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Selective oxidation using In situ-generated hydrogen peroxide

Lewis, Richard J. and Hutchings, Graham J. ORCID: 2024. Selective oxidation using In situ-generated hydrogen peroxide. Accounts of Chemical Research 57 (1) , 106–119. 10.1021/acs.accounts.3c00581

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Hydrogen peroxide (H2O2) for industrial applications is manufactured through an indirect process that relies on the sequential reduction and reoxidation of quinone carriers. While highly effective, production is typically centralized and entails numerous energy-intensive concentration steps. Furthermore, the overhydrogenation of the quinone necessitates periodic replacement, leading to incomplete atom efficiency. These factors, in addition to the presence of propriety stabilizing agents and concerns associated with their separation from product streams, have driven interest in alternative technologies for chemical upgrading. The decoupling of oxidative transformations from commercially synthesized H2O2 may offer significant economic savings and a reduction in greenhouse gas emissions for several industrially relevant processes. Indeed, the production and utilization of the oxidant in situ, from the elements, would represent a positive step toward a more sustainable chemical synthesis sector, offering the potential for total atom efficiency, while avoiding the drawbacks associated with current industrial routes, which are inherently linked to commercial H2O2 production. Such interest is perhaps now more pertinent than ever given the rapidly improving viability of green hydrogen production. The application of in situ-generated H2O2 has been a long-standing goal in feedstock valorization, with perhaps the most significant interest placed on propylene epoxidation. Until very recently a viable in situ alternative to current industrial oxidative processes has been lacking, with prior approaches typically hindered by low rates of conversion or poor selectivity toward desired products, often resulting from competitive hydrogenation reactions. Based on over 20 years of research, which has led to the development of catalysts for the direct synthesis of H2O2 that offer high synthesis rates and >99% H2 utilization, we have recently turned our attention to a range of oxidative transformations where H2O2 is generated and utilized in situ. Indeed, we have recently demonstrated that it is possible to rival state-of-the-art industrial processes through in situ H2O2 synthesis, establishing the potential for significant process intensification and considerable decarbonization of the chemical synthesis sector. We have further established the potential of an in situ route to both bulk and fine chemical synthesis through a chemo-catalytic/enzymatic one-pot approach, where H2O2 is synthesized over heterogeneous surfaces and subsequently utilized by a class of unspecific peroxygenase enzymes for C–H bond functionalization. Strikingly, through careful control of the chemo-catalyst, it is possible to ensure that competitive, nonenzymatic pathways are inhibited while also avoiding the regiospecific and selectivity concerns associated with current energy-intensive industrial processes, with further cost savings associated with the operation of the chemo-enzymatic approach at near-ambient temperatures and pressures. Beyond traditional applications of chemo-catalysis, the efficacy of in situ-generated H2O2 (and associated oxygen-based radical species) for the remediation of environmental pollutants has also been a major interest of our laboratory, with such technology offering considerable improvements over conventional disinfection processes. We hope that this Account, which highlights the key contributions of our laboratory to the field over recent years, demonstrates the chemistries that may be unlocked and improved upon via in situ H2O2 synthesis and it inspires broader interest from the scientific community.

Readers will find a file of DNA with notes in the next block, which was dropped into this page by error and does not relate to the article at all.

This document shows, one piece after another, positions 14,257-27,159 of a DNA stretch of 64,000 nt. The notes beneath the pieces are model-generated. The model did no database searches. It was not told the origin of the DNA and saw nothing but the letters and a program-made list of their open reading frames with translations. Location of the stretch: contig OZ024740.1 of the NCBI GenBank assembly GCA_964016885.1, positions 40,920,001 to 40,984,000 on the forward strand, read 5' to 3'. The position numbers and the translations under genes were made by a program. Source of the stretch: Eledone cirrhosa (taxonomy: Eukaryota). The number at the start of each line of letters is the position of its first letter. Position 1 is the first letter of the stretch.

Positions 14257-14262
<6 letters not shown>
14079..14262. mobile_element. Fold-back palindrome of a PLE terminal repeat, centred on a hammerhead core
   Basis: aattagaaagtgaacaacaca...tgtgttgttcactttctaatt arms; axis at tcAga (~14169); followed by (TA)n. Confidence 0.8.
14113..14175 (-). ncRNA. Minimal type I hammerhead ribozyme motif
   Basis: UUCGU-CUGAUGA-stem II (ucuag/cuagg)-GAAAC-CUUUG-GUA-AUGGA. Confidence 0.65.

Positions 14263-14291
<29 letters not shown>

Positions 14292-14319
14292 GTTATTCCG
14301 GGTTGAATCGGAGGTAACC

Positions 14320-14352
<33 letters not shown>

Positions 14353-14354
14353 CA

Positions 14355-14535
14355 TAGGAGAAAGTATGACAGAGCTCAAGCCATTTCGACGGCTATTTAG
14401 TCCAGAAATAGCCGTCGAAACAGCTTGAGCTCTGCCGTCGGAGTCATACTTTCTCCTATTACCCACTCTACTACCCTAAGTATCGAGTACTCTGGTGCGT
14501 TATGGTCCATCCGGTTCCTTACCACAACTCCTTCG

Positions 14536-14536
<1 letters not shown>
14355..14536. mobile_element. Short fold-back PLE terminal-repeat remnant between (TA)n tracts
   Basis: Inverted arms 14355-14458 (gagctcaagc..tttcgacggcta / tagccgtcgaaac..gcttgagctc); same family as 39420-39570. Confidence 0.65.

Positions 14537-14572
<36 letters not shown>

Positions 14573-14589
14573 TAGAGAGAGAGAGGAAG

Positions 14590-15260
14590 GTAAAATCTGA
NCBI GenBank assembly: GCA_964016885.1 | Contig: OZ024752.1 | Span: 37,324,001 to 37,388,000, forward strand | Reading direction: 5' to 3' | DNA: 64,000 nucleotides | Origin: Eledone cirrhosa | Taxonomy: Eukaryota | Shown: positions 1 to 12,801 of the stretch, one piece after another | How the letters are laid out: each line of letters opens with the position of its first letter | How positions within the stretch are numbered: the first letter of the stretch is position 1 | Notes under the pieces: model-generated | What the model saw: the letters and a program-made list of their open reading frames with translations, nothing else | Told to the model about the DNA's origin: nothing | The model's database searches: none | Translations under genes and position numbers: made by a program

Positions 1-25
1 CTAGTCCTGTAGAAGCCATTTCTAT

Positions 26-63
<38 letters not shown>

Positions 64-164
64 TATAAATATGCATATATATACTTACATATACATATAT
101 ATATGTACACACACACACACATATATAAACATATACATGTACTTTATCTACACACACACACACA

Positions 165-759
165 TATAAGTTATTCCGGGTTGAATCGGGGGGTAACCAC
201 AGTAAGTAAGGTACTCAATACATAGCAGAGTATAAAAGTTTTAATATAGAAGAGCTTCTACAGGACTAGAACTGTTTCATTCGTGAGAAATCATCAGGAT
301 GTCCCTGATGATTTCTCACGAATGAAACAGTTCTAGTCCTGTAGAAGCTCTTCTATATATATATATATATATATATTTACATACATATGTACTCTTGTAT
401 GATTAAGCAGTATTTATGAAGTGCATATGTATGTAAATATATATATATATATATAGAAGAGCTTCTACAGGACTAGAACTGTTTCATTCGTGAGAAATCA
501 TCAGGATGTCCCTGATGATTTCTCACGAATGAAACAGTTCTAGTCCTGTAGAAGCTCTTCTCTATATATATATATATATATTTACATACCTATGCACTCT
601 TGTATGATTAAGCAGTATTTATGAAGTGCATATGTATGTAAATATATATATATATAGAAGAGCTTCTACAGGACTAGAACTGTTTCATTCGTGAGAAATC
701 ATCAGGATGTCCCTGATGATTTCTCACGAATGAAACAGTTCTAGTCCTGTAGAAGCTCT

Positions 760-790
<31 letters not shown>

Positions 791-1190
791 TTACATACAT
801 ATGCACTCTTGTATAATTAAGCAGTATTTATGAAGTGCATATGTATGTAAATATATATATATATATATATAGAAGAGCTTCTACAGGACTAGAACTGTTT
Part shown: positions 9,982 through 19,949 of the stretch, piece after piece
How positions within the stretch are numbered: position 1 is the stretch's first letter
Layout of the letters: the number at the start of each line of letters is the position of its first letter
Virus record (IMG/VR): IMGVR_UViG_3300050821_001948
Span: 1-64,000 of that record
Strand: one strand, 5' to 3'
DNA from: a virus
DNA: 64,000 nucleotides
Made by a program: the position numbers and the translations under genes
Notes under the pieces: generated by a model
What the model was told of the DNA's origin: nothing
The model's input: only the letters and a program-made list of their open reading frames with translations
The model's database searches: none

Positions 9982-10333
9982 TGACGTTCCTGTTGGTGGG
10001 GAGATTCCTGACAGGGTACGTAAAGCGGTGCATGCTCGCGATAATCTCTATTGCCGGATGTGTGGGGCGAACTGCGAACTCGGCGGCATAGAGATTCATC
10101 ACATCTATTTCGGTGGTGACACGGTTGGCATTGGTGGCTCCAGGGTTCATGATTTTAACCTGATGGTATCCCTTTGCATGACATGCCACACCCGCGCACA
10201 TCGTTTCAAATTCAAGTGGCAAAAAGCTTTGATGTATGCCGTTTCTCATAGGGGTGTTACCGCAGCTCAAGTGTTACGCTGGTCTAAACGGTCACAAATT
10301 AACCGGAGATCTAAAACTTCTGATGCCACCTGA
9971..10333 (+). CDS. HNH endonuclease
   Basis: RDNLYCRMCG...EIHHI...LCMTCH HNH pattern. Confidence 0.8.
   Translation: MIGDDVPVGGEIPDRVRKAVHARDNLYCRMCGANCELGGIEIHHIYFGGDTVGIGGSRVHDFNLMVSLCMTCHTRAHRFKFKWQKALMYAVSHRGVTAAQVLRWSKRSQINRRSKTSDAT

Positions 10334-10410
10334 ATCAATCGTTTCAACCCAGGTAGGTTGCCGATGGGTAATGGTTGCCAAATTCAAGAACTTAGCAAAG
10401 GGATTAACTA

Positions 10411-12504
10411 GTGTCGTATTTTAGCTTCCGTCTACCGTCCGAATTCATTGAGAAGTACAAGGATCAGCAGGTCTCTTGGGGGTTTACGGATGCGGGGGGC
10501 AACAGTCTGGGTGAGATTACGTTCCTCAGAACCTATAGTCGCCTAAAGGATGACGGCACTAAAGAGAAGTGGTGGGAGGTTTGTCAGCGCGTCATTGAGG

Item Type: Article
Date Type: Publication
Status: Published
Schools: Chemistry
Cardiff Catalysis Institute (CCI)
Publisher: American Chemical Society
ISSN: 0001-4842
Funders: Max Planck Centre for Fundamental Heterogeneous Catalysis (FUNCAT)
Date of First Compliant Deposit: 21 December 2023
Date of Acceptance: 4 December 2023
Last Modified: 23 Jan 2024 15:01

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